It was a cold and dreary place. What with the walls that were too high, covered in a sort of ocher-yellow limewash that was peeling off in great chunks, the floors uniformly tiled in large colorless squares, the useless space, everything was too large, too bare, for them to feel at home there. There should have been five or six of them, good friends, eating, drinking, talking. But they were alone, lost. The living room still gave off a certain warmth, what with its folding bed covered with a little mattress and a multicolored bedspread, with the thick mat with a few cushions thrown on it, with, above all, their books — the row of Pleiade editions, the sets of magazines, the four Tisnes — and with the knickknacks, the records, the big nautical chart, the “Festival of the Carrousel” everything that not so long ago had been the decor of their other life, everything that in this universe of sand and stone took them back toward the rue de Quartrefages, toward the tree that stayed green so long, toward the little gardens. Lying on their bellies on the mat, with a tiny cup of Turkish coffee next to them, they would listen to the Kreutzer sonata, the Archduke trio, Death and the Maiden, and it was as if the music, which took on an astonishing resonance in this huge, barely furnished room, almost a public hall, began to live in it and suddenly transformed it. It was a guest, a very dear friend, who had dropped out of sight and been found again by chance, who shared their meals, who spoke to them of Paris, who on this cool November evening in this foreign town where nothing belonged to them, where they did not feel comfortable, led them back, allowed them to experience once again an almost forgotten feeling of complicity, of life shared. It was as if in a narrow perimeter — the surface of the mat, the two rows of shelves, the record player, the circle of light shed by the cylindrical lampshade — a protected zone, which neither time nor distance could penetrate, had managed to take root and survive. But all around them was exile, the unknown: the long corridor where steps resounded too loudly; the immense, ice-cold, hostile bedroom with its one piece of furniture, a wide bed that was too hard and smelled of straw, its wobbly lamp set on an old crate that served as a night table, its wicker trunk full of linen, its stool with clothes piled up on it; and the third room, unused, that they never went into. Then the stone stairway, the huge entry hall perpetually menaced by sand; the street — three two-story buildings, a shed where sponges were dried, a vacant lot; the city around them. They doubtless spent the oddest months of their whole lives in Sfax.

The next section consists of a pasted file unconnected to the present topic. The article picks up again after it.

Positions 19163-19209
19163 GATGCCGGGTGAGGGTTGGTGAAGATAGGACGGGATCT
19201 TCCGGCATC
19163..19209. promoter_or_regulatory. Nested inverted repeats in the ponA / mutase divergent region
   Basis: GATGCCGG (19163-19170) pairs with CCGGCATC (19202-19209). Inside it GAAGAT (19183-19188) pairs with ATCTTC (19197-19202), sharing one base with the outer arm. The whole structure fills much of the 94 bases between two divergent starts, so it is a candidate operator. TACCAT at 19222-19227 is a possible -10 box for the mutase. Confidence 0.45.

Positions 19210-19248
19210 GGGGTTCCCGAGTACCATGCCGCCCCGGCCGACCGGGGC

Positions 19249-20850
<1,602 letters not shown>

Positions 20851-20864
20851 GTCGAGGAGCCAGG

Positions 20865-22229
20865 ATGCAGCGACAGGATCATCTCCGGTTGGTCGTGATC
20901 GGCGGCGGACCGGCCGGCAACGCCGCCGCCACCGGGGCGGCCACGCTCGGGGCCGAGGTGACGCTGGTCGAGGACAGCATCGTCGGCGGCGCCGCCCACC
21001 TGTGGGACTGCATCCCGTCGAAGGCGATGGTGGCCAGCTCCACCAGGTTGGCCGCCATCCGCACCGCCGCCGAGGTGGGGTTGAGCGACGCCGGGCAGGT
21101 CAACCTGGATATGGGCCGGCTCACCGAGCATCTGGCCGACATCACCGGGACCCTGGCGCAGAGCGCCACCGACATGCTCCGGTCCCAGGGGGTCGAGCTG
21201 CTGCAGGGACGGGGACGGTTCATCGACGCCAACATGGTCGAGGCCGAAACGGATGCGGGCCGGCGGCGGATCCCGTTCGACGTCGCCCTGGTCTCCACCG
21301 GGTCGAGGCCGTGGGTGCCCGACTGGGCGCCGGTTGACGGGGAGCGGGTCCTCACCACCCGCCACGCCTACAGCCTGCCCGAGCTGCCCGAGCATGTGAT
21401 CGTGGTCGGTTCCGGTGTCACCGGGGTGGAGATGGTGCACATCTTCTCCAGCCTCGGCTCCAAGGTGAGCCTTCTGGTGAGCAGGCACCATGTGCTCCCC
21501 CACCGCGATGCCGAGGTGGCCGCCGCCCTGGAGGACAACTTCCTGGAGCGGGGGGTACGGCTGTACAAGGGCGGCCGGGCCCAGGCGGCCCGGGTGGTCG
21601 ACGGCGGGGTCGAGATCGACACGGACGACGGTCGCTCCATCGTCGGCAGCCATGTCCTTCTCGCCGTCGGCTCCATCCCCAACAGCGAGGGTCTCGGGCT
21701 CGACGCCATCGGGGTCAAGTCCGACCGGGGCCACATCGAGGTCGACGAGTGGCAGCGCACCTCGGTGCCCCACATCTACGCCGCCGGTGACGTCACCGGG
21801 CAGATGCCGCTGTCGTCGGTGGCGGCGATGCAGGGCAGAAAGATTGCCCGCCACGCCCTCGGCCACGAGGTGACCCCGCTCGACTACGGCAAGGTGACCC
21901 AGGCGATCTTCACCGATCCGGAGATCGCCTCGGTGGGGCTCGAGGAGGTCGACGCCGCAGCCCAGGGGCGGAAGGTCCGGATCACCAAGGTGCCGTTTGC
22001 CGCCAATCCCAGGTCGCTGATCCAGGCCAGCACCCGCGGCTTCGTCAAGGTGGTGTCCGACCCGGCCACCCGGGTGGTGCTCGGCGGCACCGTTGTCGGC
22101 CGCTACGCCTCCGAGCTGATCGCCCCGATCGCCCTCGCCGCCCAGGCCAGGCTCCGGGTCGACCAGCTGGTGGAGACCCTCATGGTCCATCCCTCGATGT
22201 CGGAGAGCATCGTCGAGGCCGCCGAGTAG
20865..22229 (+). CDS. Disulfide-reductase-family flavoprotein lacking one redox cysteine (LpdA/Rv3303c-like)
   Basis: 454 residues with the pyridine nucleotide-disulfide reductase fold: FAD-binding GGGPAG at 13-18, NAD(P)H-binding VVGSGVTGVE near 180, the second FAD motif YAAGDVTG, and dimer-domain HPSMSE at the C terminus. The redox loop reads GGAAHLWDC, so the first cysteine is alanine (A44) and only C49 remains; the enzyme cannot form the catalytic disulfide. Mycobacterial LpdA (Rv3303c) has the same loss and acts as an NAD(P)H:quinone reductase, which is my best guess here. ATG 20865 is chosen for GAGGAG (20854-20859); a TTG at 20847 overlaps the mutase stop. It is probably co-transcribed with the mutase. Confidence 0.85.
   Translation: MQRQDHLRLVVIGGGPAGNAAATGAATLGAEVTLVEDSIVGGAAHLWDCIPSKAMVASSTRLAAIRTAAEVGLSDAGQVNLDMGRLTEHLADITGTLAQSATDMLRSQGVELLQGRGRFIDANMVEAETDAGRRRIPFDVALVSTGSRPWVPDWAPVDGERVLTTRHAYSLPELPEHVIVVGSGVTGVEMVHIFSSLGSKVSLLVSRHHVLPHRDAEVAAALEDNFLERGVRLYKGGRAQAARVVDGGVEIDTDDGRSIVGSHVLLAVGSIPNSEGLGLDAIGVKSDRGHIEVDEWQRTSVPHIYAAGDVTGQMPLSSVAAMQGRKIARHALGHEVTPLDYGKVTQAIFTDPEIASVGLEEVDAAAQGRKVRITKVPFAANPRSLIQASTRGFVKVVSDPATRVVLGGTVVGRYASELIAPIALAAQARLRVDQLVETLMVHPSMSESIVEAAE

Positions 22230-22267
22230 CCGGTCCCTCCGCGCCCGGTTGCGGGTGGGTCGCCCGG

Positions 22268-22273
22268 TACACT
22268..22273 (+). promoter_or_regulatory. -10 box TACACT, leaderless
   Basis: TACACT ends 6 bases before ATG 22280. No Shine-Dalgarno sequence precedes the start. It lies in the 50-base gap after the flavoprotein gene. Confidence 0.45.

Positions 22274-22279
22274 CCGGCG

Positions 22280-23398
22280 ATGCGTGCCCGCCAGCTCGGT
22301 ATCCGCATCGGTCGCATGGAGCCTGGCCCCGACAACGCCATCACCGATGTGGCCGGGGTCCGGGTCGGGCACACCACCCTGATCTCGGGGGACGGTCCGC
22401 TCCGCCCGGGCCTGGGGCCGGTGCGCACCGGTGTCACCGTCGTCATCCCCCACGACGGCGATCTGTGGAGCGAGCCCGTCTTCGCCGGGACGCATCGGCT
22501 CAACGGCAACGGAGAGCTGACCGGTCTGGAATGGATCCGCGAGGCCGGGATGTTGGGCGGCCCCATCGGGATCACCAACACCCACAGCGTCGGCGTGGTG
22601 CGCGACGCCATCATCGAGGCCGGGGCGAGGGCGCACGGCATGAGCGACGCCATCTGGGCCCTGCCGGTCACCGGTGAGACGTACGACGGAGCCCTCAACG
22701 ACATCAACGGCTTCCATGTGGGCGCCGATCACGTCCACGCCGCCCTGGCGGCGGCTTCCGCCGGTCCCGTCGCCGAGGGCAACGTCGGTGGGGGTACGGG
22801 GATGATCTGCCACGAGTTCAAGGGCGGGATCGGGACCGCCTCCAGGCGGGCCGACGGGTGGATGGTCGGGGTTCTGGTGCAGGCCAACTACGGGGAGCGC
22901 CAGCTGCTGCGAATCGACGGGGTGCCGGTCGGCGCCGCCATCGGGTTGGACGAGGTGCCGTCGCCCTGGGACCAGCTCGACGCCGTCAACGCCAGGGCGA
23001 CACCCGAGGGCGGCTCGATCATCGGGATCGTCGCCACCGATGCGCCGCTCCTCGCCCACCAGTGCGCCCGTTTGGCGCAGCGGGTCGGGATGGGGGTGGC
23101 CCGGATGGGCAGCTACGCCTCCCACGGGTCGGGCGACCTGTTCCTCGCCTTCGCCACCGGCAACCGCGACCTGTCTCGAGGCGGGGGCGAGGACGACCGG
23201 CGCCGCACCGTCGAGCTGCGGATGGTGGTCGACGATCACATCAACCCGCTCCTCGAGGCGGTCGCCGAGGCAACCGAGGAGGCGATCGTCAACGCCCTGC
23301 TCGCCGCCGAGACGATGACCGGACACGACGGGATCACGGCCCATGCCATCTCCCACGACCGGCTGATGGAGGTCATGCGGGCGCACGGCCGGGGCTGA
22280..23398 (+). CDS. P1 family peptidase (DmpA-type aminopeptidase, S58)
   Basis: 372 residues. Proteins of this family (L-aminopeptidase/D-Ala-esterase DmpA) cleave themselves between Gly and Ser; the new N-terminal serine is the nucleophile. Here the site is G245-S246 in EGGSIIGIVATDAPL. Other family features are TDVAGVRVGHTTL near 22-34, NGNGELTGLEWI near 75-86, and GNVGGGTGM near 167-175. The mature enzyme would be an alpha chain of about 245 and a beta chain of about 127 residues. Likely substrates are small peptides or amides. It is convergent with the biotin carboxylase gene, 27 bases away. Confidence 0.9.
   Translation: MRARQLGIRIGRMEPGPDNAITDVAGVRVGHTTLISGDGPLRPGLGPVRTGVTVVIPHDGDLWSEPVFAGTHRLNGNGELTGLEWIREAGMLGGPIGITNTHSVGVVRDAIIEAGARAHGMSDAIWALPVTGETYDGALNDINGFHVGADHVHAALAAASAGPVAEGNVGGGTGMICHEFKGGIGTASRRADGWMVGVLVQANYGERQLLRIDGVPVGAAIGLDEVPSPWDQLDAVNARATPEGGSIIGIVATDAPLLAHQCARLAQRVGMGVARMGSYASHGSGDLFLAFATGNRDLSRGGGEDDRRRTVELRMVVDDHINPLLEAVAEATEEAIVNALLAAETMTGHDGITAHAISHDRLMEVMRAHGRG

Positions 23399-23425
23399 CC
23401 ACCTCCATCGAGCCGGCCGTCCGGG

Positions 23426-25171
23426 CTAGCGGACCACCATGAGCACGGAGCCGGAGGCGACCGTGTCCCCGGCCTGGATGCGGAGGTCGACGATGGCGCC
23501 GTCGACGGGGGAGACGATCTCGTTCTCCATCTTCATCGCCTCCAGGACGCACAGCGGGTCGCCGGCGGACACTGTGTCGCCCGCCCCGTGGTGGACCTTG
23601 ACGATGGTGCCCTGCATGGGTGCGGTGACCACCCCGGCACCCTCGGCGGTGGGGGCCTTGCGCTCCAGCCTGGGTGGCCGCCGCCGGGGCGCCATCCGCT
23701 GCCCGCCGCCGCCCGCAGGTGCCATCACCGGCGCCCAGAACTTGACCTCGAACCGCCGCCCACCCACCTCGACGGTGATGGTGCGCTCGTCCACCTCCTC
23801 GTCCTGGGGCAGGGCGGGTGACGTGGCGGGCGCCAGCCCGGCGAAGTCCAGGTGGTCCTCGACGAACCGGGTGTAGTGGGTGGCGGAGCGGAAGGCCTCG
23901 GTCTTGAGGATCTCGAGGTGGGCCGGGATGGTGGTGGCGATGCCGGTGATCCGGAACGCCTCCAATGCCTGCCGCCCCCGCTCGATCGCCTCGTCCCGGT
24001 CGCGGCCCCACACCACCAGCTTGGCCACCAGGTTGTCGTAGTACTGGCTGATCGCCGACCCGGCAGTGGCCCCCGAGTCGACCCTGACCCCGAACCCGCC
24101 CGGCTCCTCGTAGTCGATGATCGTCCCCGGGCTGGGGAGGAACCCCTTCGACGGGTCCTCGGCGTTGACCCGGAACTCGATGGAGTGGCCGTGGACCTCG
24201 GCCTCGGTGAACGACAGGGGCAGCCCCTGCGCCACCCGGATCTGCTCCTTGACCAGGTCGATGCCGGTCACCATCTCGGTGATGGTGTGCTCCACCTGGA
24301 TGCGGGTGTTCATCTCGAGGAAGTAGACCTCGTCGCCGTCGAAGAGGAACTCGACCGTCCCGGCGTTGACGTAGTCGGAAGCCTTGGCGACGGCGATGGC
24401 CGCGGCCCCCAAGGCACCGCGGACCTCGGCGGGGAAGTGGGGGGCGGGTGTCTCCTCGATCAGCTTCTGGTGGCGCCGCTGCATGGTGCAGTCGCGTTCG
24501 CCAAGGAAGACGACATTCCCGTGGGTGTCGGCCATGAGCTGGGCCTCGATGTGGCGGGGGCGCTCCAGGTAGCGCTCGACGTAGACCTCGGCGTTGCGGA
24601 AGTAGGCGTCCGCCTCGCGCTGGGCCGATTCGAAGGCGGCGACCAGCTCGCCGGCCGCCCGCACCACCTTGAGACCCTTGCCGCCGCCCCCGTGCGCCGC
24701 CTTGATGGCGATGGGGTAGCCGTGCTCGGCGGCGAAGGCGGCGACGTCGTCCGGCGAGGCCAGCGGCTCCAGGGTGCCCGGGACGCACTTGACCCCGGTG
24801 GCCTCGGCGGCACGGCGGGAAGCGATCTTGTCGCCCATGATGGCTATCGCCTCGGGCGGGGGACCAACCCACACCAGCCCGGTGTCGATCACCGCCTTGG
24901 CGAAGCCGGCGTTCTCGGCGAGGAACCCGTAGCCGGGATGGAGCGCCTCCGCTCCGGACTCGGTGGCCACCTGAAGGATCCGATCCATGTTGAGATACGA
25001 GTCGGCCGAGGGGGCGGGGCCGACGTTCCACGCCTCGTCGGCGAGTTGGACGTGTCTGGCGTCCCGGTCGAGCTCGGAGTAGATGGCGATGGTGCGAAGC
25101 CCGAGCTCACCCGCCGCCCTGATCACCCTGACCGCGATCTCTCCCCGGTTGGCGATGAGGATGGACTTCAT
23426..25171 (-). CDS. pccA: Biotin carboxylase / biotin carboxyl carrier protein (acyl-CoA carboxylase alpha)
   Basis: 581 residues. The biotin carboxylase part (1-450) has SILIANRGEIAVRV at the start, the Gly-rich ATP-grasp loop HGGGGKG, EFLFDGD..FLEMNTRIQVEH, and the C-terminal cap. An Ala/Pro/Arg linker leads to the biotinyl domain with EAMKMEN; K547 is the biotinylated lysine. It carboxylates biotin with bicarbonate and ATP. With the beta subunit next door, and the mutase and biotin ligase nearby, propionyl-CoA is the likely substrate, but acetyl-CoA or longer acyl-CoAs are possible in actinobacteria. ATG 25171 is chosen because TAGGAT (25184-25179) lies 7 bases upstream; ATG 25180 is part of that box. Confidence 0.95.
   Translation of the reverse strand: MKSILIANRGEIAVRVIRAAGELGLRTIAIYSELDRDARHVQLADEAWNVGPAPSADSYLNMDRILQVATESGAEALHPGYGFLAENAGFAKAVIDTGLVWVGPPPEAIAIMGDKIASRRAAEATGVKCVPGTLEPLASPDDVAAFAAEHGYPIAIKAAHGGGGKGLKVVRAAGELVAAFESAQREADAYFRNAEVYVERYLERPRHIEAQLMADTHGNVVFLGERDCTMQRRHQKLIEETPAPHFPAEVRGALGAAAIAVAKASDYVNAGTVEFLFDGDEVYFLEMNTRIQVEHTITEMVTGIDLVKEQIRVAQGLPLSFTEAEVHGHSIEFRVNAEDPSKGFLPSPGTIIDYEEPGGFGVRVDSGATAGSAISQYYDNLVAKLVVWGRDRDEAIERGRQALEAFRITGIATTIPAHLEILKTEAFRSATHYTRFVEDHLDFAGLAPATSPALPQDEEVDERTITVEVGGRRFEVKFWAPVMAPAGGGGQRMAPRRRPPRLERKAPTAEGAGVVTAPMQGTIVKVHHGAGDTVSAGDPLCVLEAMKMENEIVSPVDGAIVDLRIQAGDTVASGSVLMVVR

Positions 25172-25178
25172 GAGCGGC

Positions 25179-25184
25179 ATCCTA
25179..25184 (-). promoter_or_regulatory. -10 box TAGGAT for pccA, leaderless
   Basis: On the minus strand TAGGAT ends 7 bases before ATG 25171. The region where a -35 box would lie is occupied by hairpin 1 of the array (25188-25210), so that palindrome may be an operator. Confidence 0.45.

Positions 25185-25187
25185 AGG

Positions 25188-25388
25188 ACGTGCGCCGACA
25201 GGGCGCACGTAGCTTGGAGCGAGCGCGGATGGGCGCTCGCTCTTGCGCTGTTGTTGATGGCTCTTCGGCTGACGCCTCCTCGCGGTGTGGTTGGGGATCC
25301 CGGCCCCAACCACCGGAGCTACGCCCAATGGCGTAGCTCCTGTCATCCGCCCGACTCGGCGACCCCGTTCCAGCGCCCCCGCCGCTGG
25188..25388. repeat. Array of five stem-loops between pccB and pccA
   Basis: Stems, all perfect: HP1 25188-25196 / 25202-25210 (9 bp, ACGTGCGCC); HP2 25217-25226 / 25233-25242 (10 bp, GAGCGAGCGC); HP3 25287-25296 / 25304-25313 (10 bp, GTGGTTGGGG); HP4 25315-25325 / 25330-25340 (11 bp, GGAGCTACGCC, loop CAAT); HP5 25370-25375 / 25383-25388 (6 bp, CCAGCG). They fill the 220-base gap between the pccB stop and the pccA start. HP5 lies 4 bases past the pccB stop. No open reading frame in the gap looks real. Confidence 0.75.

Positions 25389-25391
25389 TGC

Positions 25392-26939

Sfax, whose port and European quarter had been destroyed during the war, was made up of about thirty streets cutting across each other at right angles. The two main streets were the avenue Bourguiba, which went from the railroad station to the central market, near which they lived, and the avenue Hedi-Chaker, which went from the port to the Arab quarter. Their intersection formed the center of the city: located there were the city hall, whose two downstairs halls contained a few old pieces of pottery and a half-dozen mosaics; the statue and the tomb of Hedi-Chaker, assassinated by the Red Hand shortly before independence; the Cafe de Tunis, frequented by Arabs, and the Cafe de la Regence, frequented by Europeans; a little flower bed, a newspaper kiosk, a tobacco store.
One could circle the European quarter in just a little more than a quarter of an hour. The Technical High School was three minutes away from the building they lived in, the market two minutes, the restaurant where they ate all their meals five, the Cafe de la Regence six, as were the bank, the municipal library, and six of the seven movie theaters in town. The post office and the railroad station, and the place to rent cars for Tunis or Gabes, were less than ten minutes away, and constituted the extreme limits of what it sufficed to be acquainted with to live in Sfax. The beautiful old fortified Arab town offered grayish-brown walls, and doors which were considered admirable, and rightly so. They often went inside the Arab town and made it almost the only destination of all their walks, but since they were really only strollers they always remained outsiders. They did not understand even its simplest mechanisms; they saw in it only a labyrinth of streets. They would look up and admire a forged iron balcony, a painted beam, the pure pointed arch of a window, a subtle play of light and shadow, an extremely narrow stairway, but their walks were aimless; they went round and round, feared at every instant that they would get lost, and tired quickly. Nothing, in the end, seemed attractive to them in this succession of miserable shops, almost identical stores, and native bazaars crowded together, in this incomprehensible alternation of swarming streets and empty streets, in this crowd that as far as they could see was going nowhere.